Serendipity can be a wonderful thing when it comes to casual reading. A friend recently gave me a reprint of the 1963 classic Confessions of An Advertising Man by David Ogilvy, founder of Ogilvy & Mather, which provided an unexpectedly entertaining, humorous and informative few hours. Ogilvy is a fabulous story teller, and the wisdom he acquired regarding business and leadership over the first 15 years running his firm is still surprisingly relevant today. I recommend the book to anyone with an interest in biography or advertising, and especially to fans of the series Mad Men, whose creators no doubt patterned the office drinking habits of partners Don Draper and Roger Sterling upon Ogilvy’s observation that “people are more productive when they drink. I find if I drink two or three brandies, I am better able to write.”
Perhaps more notably, Ogilvy graciously devotes an entire chapter, “How To Rise To the Top,” to advising those beginning an advertising career, and it triggered my own thinking about what advice I would give new lawyers on how to avoid some mistakes I made and otherwise how to succeed in their legal careers. Here are my top 10 tips.
1. Study your clients and their industries.
Our clients rightly expect us to be forward-thinking, to anticipate what is “coming around the corner,” and to provide guidance on how to avoid or minimize any problems or legal issues up ahead. To do so, you need to, on your own time, study the client’s industry, read the trade and other publications that the client reads, and think about how the client may be affected by developments in whatever your area of practice. Talk with opposing lawyers about what else they are working on — some may boast about their next targets. Any decent law firm can research and write a memorandum of law addressing an issue on the client’s mind today; where we provide real value is in identifying tomorrow’s issue, one the client has not yet considered, and in counseling the client on how to handle it.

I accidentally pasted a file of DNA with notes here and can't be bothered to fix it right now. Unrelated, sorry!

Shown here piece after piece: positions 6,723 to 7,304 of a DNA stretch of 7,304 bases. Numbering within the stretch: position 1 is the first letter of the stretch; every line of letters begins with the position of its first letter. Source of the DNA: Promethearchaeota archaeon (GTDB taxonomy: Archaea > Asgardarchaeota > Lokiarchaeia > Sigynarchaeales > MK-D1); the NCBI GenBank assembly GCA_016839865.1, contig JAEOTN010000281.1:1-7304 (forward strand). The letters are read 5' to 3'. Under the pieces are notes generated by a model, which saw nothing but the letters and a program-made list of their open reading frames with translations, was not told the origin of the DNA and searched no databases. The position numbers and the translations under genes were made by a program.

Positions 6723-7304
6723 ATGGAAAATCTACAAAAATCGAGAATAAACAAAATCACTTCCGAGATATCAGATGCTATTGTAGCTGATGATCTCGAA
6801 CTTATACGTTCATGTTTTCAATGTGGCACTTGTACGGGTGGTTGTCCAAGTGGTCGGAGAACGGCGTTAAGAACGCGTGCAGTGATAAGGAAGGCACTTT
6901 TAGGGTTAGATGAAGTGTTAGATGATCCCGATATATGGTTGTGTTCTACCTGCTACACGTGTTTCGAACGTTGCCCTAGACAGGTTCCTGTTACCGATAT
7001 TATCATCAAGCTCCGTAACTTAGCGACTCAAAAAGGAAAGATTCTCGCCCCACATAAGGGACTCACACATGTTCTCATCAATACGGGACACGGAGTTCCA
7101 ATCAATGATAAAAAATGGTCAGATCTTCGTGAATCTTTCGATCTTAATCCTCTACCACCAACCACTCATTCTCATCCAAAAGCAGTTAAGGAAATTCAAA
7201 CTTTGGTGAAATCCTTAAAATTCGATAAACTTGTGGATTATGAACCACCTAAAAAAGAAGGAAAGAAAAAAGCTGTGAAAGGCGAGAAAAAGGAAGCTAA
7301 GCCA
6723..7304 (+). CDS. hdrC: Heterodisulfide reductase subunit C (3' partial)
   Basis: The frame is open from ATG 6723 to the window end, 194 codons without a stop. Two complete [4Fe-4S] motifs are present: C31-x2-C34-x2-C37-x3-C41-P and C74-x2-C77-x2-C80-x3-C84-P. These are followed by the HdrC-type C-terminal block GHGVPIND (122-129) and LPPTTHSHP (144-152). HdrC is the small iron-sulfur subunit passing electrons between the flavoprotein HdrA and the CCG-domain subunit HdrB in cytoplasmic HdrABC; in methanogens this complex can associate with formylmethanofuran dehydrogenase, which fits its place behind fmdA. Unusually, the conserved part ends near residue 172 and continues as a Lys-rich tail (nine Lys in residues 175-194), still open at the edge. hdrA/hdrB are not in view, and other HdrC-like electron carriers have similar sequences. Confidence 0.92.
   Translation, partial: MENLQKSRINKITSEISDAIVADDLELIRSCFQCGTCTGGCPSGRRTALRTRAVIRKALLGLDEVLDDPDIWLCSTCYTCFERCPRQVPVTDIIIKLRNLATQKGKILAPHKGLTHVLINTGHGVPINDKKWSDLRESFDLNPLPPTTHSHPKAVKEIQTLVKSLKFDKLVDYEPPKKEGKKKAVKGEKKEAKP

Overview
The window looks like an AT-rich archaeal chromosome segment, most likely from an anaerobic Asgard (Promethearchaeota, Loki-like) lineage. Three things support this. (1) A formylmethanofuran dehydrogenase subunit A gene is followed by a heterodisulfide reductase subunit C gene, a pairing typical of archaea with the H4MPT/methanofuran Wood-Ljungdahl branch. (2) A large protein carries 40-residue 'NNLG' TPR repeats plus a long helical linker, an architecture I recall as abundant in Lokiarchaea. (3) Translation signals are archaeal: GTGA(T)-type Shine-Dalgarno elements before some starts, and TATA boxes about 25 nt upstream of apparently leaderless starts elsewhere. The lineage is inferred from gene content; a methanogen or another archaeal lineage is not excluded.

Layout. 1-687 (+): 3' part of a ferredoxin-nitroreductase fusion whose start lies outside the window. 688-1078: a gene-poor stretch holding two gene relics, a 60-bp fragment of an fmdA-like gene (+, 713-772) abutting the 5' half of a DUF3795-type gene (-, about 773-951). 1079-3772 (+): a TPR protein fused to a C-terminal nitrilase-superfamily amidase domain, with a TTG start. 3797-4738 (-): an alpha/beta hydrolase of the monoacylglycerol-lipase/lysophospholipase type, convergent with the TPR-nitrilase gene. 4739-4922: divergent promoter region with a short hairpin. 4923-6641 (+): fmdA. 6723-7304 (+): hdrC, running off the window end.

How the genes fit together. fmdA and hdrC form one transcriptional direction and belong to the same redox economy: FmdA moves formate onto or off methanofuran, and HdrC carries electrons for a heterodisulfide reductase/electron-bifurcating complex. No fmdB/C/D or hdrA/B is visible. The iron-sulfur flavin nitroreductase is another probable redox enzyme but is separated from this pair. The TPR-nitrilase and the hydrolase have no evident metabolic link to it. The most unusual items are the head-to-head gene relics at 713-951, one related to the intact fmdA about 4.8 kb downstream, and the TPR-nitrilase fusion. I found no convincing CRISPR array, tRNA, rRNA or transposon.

2. Understand the assignment and the budget.
Don’t permit yourself to leave a client’s or a supervising lawyer’s office without understanding precisely what you’re being asked to do, the deadline, the expected deliverable (e.g., a short email or a longer memorandum) and the budget for the work. Ask questions and get clarity. Few clients or supervising lawyers need (or want) a law review article; they want an answer, and they will have a budget in place or a known tolerance for legal spend for particular types of work. Understand the economics underlying your work and your role.
3. Always make a recommendation.
Never, ever present a client or supervising lawyer with a laundry list of “considerations” or “options” or “splits among the circuits” without ultimately making a recommendation or otherwise taking a position on the issue or question presented. We are, of course, hired as lawyers to “issue spot,” but our real value is in counseling our client on how best to resolve the issue and on the best path forward. Be brave and directly answer the client’s question.
4. Communicate clearly and often.
Keep clients and supervising lawyers aware of your progress on assignments, and especially let them know in advance if you are unable to meet a deadline. Don’t force people to reach out to you for status reports, provide them on your own. Otherwise, you may find that they stop reaching out to you at all. And when you provide written reports and work product, always aim for clarity and elegance. Edit and rewrite until you are conveying precisely what you mean to say. If you do not take the time to write clearly, clients and supervising lawyers will suspect that you are unable to think clearly.
5. Be imaginative and creative.